The Mauritshuis

The Mauritshuis is a art museum in the Hague in the Netherlands. The museum houses the Royal Cabinet of Paintings which consists of 841 objects, mostly Dutch Golden Age paintings. The collections contains works by many artists from the Dutch Golden Age. Originally, the 17th century building was the residence of count John Maurice of Nassau, governor of Dutch Brazil.

 

 

 

 

 

 

In 1774, an art gallery open to the public was formed in what is now the Prince William V gallery. The Mauritshuis was bought by the Dutch state for the purpose of housing the Royal Cabinet of Paintings. In 1822, the Mauritshuis was opened to the public and housed the Royal Cabinet of Paintings and the Royal Cabinet of Rarities. The Mauritshuis was privatised in 1995. The foundation set up at that time took charge of both the building and the collection, which it was given on long-term loan. This building, which is the property of the state, is rented by the museum.

 

 

 

 

The Mauritshuis closed for two years in 2007 for refurbishment. During this period man such as The Girl with a Pearl Earring and few other famous pieces went on a tour to a few countries.

 

 

 

On June 7th, 2014, King william of the Netherland officially reopened the Mauritshuis with much pomp and ceremony.The renovation doubled the museum’s space, thanks to the acquisition of the Societeit de Witte, an Art Deco building across the street, and the construction of an underground tunnel between the old and the new. The new building named the Royal Dutch Shell Wing after its sponsor, has a new restaurant, gift shop, educational workshop and will host temporary exhibitions.

Advertisements
Standard

History of Architecture

Brunelleschis Dome

The dome that covers the Florence Cathedral (Santa Maria del Fiore or Cathedral of the Saint Mary of the Flower) is known as Brunelleschis Dome. Duomo di Firenze, as it is ordinarily called, was begun in 1296 in the gothic style with the design of Arnofio de Cambio and completed structurally in 1436 with the dome engineered by Filippo Bruneleschi. The exterior of the basilica is faced with polychrome marble panels in various shades of green and pink bordered by white and has an elaborate 19th-century gothic revival by Emilio de Fabris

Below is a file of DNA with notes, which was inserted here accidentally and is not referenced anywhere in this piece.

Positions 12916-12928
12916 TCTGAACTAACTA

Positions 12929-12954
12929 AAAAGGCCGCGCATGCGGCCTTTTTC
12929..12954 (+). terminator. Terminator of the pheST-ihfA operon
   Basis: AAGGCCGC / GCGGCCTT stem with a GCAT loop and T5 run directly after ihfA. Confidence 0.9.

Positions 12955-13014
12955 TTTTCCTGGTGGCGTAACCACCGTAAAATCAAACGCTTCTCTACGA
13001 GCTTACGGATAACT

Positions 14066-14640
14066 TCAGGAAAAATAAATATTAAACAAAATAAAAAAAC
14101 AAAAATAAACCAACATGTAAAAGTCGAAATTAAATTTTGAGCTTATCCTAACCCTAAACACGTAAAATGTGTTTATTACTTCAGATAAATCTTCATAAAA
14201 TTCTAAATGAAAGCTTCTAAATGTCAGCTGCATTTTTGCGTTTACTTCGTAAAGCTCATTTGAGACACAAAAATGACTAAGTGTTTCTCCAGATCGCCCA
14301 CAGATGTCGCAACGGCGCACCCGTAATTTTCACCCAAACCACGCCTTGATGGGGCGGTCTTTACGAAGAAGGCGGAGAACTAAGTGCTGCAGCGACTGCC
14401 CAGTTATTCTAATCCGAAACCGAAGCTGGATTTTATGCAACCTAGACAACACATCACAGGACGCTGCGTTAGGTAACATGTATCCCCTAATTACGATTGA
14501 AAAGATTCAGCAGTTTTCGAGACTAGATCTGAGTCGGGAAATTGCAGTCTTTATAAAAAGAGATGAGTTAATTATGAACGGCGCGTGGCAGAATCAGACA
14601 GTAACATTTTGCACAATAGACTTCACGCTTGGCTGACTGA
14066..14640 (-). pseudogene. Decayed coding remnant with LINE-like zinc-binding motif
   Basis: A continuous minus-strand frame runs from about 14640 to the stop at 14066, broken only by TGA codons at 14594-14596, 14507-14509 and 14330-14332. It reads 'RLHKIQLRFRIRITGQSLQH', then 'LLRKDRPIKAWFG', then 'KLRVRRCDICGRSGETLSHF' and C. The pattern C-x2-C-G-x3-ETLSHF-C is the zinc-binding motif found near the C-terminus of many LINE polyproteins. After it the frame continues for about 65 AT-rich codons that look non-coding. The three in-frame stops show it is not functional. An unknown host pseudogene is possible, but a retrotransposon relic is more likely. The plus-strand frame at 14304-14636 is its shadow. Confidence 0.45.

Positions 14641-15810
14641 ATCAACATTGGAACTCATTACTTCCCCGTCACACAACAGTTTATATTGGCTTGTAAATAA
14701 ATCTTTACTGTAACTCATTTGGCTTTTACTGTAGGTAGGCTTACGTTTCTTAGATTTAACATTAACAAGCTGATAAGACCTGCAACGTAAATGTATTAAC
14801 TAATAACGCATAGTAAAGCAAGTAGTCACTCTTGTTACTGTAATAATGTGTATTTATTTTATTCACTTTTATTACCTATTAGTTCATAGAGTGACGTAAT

When it was designed, it was the largest dome in the world. This immediately created problems as its size prevented the traditional method of construction. Its structure is a double shell supported by sturdy pillars.

 

The usual way to build an arch or dome was to support it with scaffolding called “centring.” However, the open space in the cathedral was 42 metres wide, and the Florentines wanted a tall, soaring dome.All the timber in Tuscany would not have sufficed to make the centring.Brunelleschi ended up building the dome without scaffolding in such a way that it supported itself as the work progressed.Each of Brunelleschi’s stone chains was built like an octagonal railroad track with parallel rails and cross ties, all made of sandstone beams 43 centimetres (17 in) in diameter and no more than 2.3 metres (7.5 ft) long.

The first problem to be solved was purely technical: no known lifting mechanisms at the time were capable of raising and manoeuvring the enormously heavy materials he had to work with, including sandstone beams, so far off the ground. Here Brunelleschi outdid himself. A modern understanding of physical laws and the mathematical tools for calculating stresses were centuries in the future. Brunelleschi, like all cathedral builders, had to rely on intuition and whatever he could learn from the large scale models he built. To lift 37,000 tons of material, including over 4 million bricks, he invented hoisting machines and lewisons for hoisting large stones.

He invented a three speed hoist an intricate system of gears, pulleys, screws, and driveshafts powered by a single yoke of oxen turning a wooden tiller and the castello, a 65-foot-tall crane with a series of counterweights and hand screws to move loads laterally once they’d been raised to the right height.